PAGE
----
Composition Submission Tracking

As it turns out, there are quite a few composition contests, calls for scores, conferences, and other opportunities available to composers each year. And, following the advice of Eric Whitacre, I try to submit things as often as I can. But I kept falling into this pattern:

  1. Find a contest.
  2. Prepare everything for the contest.
  3. Let the paperwork sit on my desk until deadline has passed.
  4. Repeat.

This obviously didn’t work that well for me. So at the beginning of this academic year, I decided to try something new. I thought, if I can somehow automate (or nearly automate) the contest submission process, then I’ll be spending less time sending off compositions (or rather, less time not sending off compositions) and more time composing. Or watching police procedurals. Or both! So I built HOE.


The Hammer Opportunity Engine or HOE is essentially a composer’s to-do list on steroids. It tracks composition opportunities, which pieces to send, whether the deadlines are postmark or receipt, and it prints the mailing and return address labels, all coded with QR codes. It plugs into Hammer’s composition database (which drives so new compositions are added automatically. And it basically reminds me incessantly when submissions are coming due.

While I’m sure I could go on about how HOE works, it’s probably more interesting to talk about what I’ve learned by using it. Here’s a list of things in no particular order:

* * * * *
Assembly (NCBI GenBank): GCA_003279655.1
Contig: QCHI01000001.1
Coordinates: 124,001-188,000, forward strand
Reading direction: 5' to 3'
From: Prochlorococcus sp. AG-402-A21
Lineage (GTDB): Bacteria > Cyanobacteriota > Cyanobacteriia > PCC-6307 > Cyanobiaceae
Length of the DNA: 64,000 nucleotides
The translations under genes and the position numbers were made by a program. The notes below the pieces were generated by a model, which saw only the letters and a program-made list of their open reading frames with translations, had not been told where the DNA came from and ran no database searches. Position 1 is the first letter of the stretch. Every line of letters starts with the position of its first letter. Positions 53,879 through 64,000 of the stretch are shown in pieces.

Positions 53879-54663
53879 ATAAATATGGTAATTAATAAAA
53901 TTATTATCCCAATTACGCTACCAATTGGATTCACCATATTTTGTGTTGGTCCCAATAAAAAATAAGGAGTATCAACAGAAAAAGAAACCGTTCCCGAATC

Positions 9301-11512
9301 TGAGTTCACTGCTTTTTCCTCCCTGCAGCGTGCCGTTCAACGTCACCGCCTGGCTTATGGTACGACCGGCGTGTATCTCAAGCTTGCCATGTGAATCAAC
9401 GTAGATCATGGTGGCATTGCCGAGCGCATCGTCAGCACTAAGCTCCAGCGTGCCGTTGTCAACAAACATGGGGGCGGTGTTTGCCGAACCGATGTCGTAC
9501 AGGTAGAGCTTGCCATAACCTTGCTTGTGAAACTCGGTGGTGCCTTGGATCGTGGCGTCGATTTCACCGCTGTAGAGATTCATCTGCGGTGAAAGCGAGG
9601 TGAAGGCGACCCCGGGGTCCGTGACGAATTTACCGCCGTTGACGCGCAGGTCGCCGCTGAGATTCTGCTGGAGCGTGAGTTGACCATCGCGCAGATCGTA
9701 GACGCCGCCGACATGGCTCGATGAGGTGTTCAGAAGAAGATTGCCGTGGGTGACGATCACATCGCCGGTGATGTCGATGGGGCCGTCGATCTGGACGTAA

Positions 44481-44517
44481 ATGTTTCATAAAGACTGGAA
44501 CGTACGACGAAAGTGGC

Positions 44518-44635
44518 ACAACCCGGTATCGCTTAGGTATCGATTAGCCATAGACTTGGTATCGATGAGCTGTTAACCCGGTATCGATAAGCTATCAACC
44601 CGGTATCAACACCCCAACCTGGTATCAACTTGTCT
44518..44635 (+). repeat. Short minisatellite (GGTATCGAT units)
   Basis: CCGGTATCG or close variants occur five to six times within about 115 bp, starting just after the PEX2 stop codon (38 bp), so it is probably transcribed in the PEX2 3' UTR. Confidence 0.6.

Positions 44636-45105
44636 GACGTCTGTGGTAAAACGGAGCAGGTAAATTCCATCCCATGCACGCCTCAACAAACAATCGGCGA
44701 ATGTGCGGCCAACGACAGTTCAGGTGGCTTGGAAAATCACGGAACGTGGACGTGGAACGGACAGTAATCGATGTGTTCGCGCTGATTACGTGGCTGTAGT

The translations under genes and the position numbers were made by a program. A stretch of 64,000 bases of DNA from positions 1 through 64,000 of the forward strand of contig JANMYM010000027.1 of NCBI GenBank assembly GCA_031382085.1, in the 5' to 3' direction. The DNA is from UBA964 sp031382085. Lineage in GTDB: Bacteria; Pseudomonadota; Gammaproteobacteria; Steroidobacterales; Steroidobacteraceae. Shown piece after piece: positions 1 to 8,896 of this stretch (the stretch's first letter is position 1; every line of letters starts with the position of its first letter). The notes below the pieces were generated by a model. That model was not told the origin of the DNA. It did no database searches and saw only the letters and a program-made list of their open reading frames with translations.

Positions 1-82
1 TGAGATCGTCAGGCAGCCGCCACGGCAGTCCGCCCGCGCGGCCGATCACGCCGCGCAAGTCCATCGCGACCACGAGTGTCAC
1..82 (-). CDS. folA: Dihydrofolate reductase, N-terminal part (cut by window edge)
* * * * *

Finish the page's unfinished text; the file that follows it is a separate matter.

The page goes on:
1. The system actually works. Since using HOE, I’ve won the Belvedere Chamber Music Festival Student Composers Competition (BCMFSCC?) and was selected to have Creatures from the Black Bassoon performed at ICMC2012. (which means travel to Memphis and Slovenia, both of which are famous for their barbecue. Or I might have made part of that up.)
  2. Anything looks more legit with a well-placed QR code and a logo.
  3. I’ve sent out ~40 submissions this year, rather than the 2-4 I usually send.
  4. A good chunk of contests don’t respond when they’ve picked winners, which means they sit in a “submitted” state until you search for them.
  5. Contest fees range from the free to the astronomical. The reasonable amount I pay is somewhere between the two.
  6. EasyChair is kind of a ridiculous service, though it seems to work.

So there it is. My programming geekiness meets my composerlyness.